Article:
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You mean you ain’t gonna go to the coast? It’s the 1880s. After seven years wandering in the Southwest during which young travelling companion Griffen (Robert Pratt) is murdered for the hell of it in a small town run by corrupt sheriff McVey (Severn Darden), drifting cowboy Harry Collings (Peter Fonda) abandons his dream of going to California and seeing the Pacific and brings along his friend Arch Harris (Warren Oates) when he returns to his wife Hannah (Verna Bloom) and ranch … I wasn’t ready, that’s all. With its dreamy opening, unconventional mid-section and leisurely approach, debut director Peter Fonda was given free rein (following Easy Rider) with this Alan Sharp screenplay, Vilmos Zsigmond supplying beautifully naturalistic imagery edited into something of an occasionally hallucinatory montage by Frank Mazzola. The performances are a wonder. We are more accustomed to seeing Oates directed by Sam Peckinpah and here he is sympathetic and wise, a diametric opposite to the innocence embodied by the tragic Griffen. Then he unwittingly forms part of a new triangle with his friend’s wife. The marvellous Bloom meanwhile hints at a depth of narrative that doesn’t always reveal itself on the simple surface. She’s a frontier woman who didn’t replace a dog that’s run off – but she has herself had relations with other men during her husband’s walkabout, crudely describing the experiences as “like two dogs.” She’s one tough cookie and Bloom herself (Medium Cool, High Plains Drifter, National Lampoon’s Animal House, The Last Temptation of Christ) was a hell of an actress: she died in January of this year. The idea of a marriage being revisited is tested not just in the situation but in the visuals, as this younger husband has finally become the man his older wife needed, quietly reinventing their relationship. He’s what you went looking for. It’s not just about romance, it’s also about friendship and loyalty, travelling, hanging out, being – no doubt virtues of hippiedom mostly lost to us in the chatter of contemporary life, albeit this trip can be cut short by sudden violence, a constant trope in the most American of genres. The songs by Bruce Langhorne assist the mystical, even spiritual feel, enhanced by the cutting out of 20 minutes of more explanatory story, restored and then removed again for the 2001 re-release by its still centre, Fonda himself, who understands that the film operates like meditation.  But the beginning, and the conclusion, the alpha and the omega, as it were, are disturbing, the spectre of uneasy death all-pervasive. It’s been building up a long while

The Victors (1963)

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The whole world is full of love. A group of American soldiers manages to survive over the course of World War II, from the Battle of Britain, moving up through Sicily and France and Germany to the fall of the Third Reich and a station in occupied Berlin in the war’s aftermath. Along the way, a number of unfortunate incidents occur:  white soldiers violently abuse fellow black soldiers, a deserter is executed on New Year’s Eve and a sergeant takes advantage of a shell-shocked French woman. War is hell for the winners and the losers in this episodic meditation on the horrors that exist on and off the field of battle… Have a good time tonight? Find someone to rape? Irony is writ large in this film – starting with the title. These guys victors? God help us all. What they do to a little dog following Peter Fonda as he leaves camp doesn’t bear a second viewing. They are racist, vicious, narcissistic thugs. But hey, they’re ours! That’s really the point of this anti-war anti-blockbuster from auteur Carl Foreman, the formerly blacklisted screenwriter who gave us the joyous Guns of Navarone. So we see Vince Edwards make nice with young Italian mother Rosanna Schiaffino, Eli Wallach generously gives widowed Jeanne Moreau a break from the bombs in exchange for food, George Hamilton falls for the duplicitous musician Romy Schneider and George Peppard has an unpleasant encounter with Melina Mercouri. There is a bitter conclusion in the post-war experience as drunken Russian soldier Albert Finney in a very showy role exercises the ultimate droit de seigneur of the fatal variety. Interspersed with newsreels and taking us through the entire WW2 as a series of personal vignettes, we are oddly removed from any kind of empathy because these really are not nice guys. We get it:  nobody’s a winner. The snow field execution while Sinatra croons Have Yourself a Merry Little Christmas is duly horrifying. Adapted by Foreman from the novel The Human Kind by Alexander Baron who himself served in Sicily, Normandy and Belgium through D-Day.  Directed by Carl Foreman and shot by the great Christopher Challis.  I don’t think I can ever be frightened again

 

Jane Fonda in Five Acts (2018)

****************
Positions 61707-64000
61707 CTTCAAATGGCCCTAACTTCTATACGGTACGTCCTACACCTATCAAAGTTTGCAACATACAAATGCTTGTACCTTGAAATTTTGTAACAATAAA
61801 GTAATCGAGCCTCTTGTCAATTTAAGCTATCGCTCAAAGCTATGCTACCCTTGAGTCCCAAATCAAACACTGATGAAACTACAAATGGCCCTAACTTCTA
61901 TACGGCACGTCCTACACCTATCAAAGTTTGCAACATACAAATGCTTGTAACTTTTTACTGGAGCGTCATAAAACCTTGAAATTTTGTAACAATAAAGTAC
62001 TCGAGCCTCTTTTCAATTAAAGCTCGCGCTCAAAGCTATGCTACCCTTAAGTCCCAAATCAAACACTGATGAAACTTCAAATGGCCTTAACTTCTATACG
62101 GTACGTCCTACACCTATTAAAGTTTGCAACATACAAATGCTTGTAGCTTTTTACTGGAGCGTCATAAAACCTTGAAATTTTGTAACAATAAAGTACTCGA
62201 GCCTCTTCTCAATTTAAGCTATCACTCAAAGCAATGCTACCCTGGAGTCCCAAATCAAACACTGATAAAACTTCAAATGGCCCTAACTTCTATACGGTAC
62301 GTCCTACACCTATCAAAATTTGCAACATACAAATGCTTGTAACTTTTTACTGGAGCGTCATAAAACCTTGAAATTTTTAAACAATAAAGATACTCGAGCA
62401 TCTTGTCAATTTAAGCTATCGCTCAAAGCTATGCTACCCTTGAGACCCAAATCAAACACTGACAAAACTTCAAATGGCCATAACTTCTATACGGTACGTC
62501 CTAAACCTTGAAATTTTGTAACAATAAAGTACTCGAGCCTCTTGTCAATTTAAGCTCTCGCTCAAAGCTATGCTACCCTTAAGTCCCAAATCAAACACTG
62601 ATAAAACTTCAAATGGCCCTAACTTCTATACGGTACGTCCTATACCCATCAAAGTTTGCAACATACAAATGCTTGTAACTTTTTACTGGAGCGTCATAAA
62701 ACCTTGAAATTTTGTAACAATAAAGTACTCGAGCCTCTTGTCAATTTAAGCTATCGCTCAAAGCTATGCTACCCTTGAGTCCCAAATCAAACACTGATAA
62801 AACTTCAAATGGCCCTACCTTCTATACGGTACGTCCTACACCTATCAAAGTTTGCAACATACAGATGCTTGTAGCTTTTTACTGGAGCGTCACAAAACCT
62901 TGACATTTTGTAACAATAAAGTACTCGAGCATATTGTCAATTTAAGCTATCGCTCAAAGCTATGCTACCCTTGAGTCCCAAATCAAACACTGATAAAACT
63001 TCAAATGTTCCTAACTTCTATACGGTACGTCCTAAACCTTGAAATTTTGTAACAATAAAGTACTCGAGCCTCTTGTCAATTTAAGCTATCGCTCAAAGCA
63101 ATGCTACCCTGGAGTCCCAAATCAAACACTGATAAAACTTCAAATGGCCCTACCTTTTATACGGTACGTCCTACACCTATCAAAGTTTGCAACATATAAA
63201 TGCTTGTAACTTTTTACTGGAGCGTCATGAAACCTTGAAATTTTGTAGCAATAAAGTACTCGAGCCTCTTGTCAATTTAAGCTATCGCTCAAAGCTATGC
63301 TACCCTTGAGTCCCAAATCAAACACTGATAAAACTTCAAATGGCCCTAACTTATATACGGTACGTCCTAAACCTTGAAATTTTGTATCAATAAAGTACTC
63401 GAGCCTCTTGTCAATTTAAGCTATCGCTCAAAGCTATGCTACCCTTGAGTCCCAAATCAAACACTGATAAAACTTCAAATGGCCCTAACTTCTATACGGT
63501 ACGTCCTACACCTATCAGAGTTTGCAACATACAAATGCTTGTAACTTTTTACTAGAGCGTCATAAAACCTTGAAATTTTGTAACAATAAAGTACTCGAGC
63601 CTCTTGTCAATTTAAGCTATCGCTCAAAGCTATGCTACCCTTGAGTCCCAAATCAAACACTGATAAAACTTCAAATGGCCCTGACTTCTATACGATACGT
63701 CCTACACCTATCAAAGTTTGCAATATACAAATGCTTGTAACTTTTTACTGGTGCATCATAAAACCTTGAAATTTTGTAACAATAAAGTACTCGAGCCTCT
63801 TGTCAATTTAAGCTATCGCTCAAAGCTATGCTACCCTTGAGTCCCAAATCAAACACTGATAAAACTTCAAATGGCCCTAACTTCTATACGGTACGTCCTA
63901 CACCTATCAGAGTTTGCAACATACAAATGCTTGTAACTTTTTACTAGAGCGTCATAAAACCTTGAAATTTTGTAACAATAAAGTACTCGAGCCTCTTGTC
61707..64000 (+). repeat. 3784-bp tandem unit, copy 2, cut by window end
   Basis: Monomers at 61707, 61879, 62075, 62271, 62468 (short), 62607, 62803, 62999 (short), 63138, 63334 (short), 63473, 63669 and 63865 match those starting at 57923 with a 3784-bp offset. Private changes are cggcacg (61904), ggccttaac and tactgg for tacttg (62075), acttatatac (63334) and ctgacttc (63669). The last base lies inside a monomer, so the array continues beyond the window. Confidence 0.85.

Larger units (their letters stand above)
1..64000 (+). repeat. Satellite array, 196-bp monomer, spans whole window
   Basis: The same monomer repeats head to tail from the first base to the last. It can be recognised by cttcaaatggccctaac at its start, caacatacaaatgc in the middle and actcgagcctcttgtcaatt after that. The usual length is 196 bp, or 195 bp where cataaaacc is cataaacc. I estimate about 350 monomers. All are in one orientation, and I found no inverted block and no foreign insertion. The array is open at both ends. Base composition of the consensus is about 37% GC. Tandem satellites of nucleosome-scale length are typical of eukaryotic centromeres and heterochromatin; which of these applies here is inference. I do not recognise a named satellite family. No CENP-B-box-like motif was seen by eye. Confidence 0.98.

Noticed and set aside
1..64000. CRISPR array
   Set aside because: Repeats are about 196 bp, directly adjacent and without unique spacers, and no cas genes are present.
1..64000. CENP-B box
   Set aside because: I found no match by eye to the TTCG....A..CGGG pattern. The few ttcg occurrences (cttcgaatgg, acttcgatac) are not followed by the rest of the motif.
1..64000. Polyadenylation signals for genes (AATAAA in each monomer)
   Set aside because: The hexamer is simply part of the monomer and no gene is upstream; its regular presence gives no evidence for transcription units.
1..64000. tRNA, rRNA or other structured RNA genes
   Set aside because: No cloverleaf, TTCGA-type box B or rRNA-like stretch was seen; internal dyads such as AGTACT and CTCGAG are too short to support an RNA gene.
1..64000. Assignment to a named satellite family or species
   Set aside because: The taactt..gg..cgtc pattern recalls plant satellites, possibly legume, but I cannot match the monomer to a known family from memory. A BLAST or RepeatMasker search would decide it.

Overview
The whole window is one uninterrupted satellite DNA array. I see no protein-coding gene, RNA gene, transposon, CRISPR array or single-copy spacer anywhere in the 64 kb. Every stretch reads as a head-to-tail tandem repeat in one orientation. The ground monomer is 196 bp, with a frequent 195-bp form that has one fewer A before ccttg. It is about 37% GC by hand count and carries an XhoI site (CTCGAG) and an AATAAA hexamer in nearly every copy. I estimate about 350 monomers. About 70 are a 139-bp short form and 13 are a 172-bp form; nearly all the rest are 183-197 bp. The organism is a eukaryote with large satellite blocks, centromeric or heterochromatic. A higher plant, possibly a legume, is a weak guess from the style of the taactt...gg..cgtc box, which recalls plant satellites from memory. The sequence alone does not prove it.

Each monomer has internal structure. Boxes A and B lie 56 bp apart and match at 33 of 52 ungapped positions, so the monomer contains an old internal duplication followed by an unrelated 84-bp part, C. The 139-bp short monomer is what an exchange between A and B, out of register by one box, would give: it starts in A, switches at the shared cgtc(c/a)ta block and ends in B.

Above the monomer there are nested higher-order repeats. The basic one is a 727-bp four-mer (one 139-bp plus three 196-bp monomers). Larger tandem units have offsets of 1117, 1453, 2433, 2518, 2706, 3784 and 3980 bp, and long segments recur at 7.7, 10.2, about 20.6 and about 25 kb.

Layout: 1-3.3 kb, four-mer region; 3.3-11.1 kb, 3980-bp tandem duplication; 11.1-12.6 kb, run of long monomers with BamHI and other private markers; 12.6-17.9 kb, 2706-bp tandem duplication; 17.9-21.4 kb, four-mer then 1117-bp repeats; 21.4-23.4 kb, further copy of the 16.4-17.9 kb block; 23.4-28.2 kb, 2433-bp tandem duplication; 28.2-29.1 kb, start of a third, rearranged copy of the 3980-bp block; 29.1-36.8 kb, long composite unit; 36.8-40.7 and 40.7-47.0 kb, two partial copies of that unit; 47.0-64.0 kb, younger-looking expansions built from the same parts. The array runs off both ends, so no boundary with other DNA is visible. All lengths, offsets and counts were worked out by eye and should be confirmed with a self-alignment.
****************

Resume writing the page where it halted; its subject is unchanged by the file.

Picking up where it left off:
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I grew up in the shadow of a national monument.  It seems odd to think that the most important woman of her time, the one who showed what it was to be female in the late twentieth century, the vector for a society’s emotional, cultural and political spectrum, should have lived her life through men. Henry.  Roger.  Tom.  Ted.  They directed how Jane Fonda lived and Susan Lacy’s film feels like an extended therapy session, recalling the one Fonda improvised in Klute. I wanted someone to mould me, she says to camera. And after her mother’s suicide, which she found out about in a fan magazine, her father married again (not for the last time) to a much younger woman, and Jane learned how to be bulimic at boarding school, a reaction to his criticism of her puppy fat. She attended Lee Strasberg’s classes and financed her acting in New York by becoming a photographic model before leaving for France where she was greeted as a mix of Bardot and Moreau.  There she fell under the spell of Roger Vadim who turned her into sex kitten Barbarella. She admits to a hedonistic lifestyle in their marriage but became politicised particularly under the guidance of Simone Signoret and was stunned when director Sydney Pollack asked her what she thought of the script for They Shoot Horses, Don’t They? the film she credits with turning her into an actress. Nobody had ever asked her what she thought of her work before: The first time I ever made a movie that was about something.  That, she says was when I had my first hair epiphany. Hence the influential look in Klute. Even that was decided by a male hairdresser. Her anti-Vietnam War politics  became a wholly immersive activity (although, oddly perhaps, the vital relationship with Donald Sutherland is not explored: it was his wife who introduced her to the world of radical chic. Then she and Sutherland had an affair.) Her activism led her to encounter Tom Hayden of the Chicago Seven and she declared of her feelings about her next husband, If I’m not with Tom Hayden then I’m nobody. Her daughter by Vadim suffered while her son with Hayden travelled everywhere:  actor Troy Garrity (his parents decided their surnames would burden him) is interviewed and is quite vivid about the family setup and the time they stayed with IRA terrorists in Belfast. Not your average reminiscence. They lived in a terrible house at the beach with no modern appliances and homeless people living in the garden. She produced her own films, including Coming Home. They went to the Oscars in a station wagon. The couple’s organisation Campaign for Economic Democracy needed money so she decided to make a workout video and write a book and donate all the profits:  the book went to the top of the bestseller list for two years and The Jane Fonda Workout singlehandedly created the video industry, remaining the biggest seller of all time. Hayden responded by having affairs. Two photographs dominate the archival exploration:  one is a publicity shot, a posed childhood family tableau with neither Henry nor Frances Seymour Fonda engaging with each other or Jane or her brother Peter. This image clearly haunts Fonda:  these are four people utterly untethered from each other. Interestingly, Peter and Jane both think the other sibling had it worse in terms of a relationship with Henry, the famously distant man who could only express emotion on camera and with whom Jane attempted a rapprochement in On Golden Pond. She remembers that she touched his arm in an unscripted moment and she swears she could see tears in his eyes:  what a horrible, horrible thing to have to hold onto, that your father’s only display of anything other than total indifference towards you came in a movie you made for him. He won the Oscar for Best Actor. Then he died. Home movie footage shows a cute little blonde pigtailed girl dressed in buckskin, determinedly striding the wild garden of her 1940s home, wanting to be Tonto. Alone. The other photograph referenced is the famous shot of Hanoi Jane which went around the world when she posed on a North Vietnamese anti-aircraft gun. Hayden wearily explains that he tried to tell Fonda that she was dealing with the media. She set off for Vietnam not having known where it was on the map two years earlier as she told Dick Cavett, who says here her actions must have been a combination of bravado and naiveté. It’s not an argument that is fully explored but I would like to recommend a 2005 book which excavates the extent to which Fonda was framed (in every sense that this term implies) both by the media and the then government: Mary Hershberger’s Jane Fonda:  A Political Biography of an Antiwar Icon – even hawks might be shocked at how this young woman was hounded and intimidated. She cannot apologise enough and those who hate her will never accept that she was duped or that she is truly sorry. I wanted my life to have meaning. Her marriage to Ted Turner (predicted by a psychic) led to her retirement from acting because he couldn’t bear to be alone. Yet she grew as a feminist and left him after a decade which she describes as probably the most profound turning point of my life. She observes that she looked different for every man and the photos of each marriage exhibit this rather shockingly, fashion and age notwithstanding:  she was always playing a role dictated by others. She says that she is only ever her true self with female friends and her romantic relationships are now democratic.  She has become a brilliant memoirist and is in a female-centred hit web TV show (Grace and Frankie) with Nine to Five co-star Lily Tomlin at what she calls the beginning of her final act. So, finally, Jane.  She researched her mother’s life and found that Seymour had been sexually abused as a child. This she discovered in a note her mother wrote in a mental institution. It took her until her seventies, but Fonda finally absolved herself of the guilt she felt her entire life about her mother’s violent death, a situation that created a kind of stasis leading her to believe she was unlovable. A film fan would have liked more analysis of her acting, and only the late Pollack and Alan J. Pakula are interviewed, but, as she says,  Good enough is good enough